Specific topics of interest include:

  • NFS version 4, highlighting performance improvements, security features, and cross-platform interoperability for Internet operation
  • RPC authentication and security
  • Differences between NFS versions 2 and 3
  • Implementation issues for clients and servers
  • Read-ahead and write-behind
  • Caching policies
  • The Lock Manager protocol
  • Automounting
  • NFS variants, including Spritely NFS, NQNFS, Trusted NFS, and NASD NFS
  • NFS competitors: RFS, AFS, DCE/DFS, and CIFS
  • The PCNFS protocol for implementing NFS on PC operating systems
  • SPEC SFS benchmarks, WebNFS, and firewalls

Comprehensive and current, NFS Illustrated is an essential resource for network professionals who want to use this widespread and evolving technology to its fullest.

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Editorial Reviews

For programmers creating applications based on it, network engineers creating new implementations of it, and network managers, Callaghan, a software engineer at Sun Microsystems, explains the Network File System protocol, which enables remote access to files. He discusses the filesystem model, describes versions two and three procedure-by-procedure, looks at the new version four, and identifies factors that affect performance. Annotation c. Book News, Inc., Portland, OR (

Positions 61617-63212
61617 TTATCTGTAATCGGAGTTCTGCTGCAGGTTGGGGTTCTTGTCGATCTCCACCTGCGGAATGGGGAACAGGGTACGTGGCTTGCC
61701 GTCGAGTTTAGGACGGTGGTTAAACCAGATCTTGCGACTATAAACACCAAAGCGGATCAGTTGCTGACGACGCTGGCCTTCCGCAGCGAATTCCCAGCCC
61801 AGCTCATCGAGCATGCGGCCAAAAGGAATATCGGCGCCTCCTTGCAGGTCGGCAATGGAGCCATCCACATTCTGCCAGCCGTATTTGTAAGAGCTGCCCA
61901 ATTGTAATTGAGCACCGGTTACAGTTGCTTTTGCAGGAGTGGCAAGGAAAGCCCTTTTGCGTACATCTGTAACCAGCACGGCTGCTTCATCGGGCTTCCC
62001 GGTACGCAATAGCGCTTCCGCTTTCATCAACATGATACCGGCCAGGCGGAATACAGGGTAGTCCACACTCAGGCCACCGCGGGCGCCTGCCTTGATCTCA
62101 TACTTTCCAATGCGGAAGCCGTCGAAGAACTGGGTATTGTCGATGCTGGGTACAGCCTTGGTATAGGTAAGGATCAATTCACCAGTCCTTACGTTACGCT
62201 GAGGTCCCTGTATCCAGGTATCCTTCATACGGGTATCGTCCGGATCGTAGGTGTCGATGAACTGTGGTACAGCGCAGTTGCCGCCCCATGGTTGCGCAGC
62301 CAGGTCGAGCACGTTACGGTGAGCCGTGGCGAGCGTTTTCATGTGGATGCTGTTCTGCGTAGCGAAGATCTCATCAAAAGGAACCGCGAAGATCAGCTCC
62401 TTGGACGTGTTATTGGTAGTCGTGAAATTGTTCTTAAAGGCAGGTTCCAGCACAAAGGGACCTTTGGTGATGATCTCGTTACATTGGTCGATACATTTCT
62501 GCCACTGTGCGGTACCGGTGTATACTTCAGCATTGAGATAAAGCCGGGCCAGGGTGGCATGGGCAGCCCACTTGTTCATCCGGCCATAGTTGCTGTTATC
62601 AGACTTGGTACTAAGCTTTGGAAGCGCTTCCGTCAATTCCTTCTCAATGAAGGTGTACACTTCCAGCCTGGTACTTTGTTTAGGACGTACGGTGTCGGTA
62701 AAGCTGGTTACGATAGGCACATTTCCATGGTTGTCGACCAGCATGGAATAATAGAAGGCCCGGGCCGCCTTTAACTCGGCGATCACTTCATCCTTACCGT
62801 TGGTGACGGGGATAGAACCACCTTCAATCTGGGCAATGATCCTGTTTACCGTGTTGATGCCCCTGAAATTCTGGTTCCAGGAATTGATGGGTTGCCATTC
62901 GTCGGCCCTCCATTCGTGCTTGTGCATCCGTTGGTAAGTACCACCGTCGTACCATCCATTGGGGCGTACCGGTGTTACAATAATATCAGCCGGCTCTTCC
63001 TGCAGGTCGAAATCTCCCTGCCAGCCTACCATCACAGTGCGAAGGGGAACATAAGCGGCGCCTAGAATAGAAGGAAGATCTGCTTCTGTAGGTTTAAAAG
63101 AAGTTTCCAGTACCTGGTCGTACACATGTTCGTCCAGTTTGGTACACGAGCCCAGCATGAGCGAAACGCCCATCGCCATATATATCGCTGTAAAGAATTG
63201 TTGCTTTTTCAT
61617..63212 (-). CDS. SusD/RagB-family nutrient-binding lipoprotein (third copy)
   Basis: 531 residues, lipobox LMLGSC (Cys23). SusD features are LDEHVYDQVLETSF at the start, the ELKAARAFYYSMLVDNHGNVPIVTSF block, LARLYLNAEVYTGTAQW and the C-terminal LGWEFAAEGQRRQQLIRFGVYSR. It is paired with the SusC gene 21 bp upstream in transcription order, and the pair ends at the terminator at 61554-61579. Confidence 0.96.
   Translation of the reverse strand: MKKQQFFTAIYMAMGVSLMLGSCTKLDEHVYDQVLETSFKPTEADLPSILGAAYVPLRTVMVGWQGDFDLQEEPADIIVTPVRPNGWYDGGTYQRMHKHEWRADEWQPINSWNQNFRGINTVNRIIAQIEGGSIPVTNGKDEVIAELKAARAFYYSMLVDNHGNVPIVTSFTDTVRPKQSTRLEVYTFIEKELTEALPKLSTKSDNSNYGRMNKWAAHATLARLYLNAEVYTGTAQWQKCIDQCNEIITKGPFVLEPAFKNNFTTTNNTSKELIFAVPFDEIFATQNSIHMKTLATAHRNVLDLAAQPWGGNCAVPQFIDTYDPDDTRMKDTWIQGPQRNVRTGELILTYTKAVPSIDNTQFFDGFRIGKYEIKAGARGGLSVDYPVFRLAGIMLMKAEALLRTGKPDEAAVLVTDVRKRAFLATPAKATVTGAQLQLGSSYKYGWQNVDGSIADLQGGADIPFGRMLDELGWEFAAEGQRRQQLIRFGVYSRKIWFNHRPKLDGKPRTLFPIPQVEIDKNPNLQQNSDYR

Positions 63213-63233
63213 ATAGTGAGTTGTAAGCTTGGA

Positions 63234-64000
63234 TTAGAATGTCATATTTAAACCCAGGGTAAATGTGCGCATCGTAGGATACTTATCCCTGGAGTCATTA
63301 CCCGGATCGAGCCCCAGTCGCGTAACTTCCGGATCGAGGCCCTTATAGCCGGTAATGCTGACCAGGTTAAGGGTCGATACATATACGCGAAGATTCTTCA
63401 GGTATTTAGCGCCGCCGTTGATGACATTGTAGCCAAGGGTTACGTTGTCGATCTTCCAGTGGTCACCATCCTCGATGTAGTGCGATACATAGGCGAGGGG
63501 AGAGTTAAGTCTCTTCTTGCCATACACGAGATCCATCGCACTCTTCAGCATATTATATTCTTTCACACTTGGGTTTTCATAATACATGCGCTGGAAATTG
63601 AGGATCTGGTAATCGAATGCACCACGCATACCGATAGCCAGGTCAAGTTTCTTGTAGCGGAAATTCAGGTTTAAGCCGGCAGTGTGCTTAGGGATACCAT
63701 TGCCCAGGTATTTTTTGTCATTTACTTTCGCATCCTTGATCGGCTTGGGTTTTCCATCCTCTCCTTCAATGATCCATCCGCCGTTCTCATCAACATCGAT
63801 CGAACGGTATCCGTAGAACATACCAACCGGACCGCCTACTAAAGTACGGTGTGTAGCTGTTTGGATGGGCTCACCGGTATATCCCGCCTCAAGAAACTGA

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Read an Excerpt

I have been working with the NFS protocol since I joined Sun Microsystems in 1986. At that time the NFS market was expanding rapidly and I was excited to be working with the group, led by Bob Lyon, that developed the protocol and its first implementation in SunOS. In the NFS group, the protocol was a powerful but raw technology that needed to be exploited. We wanted it to run on as many platforms as possible, so an NFS porting group was assigned the task of helping other companies implement NFS on their computers.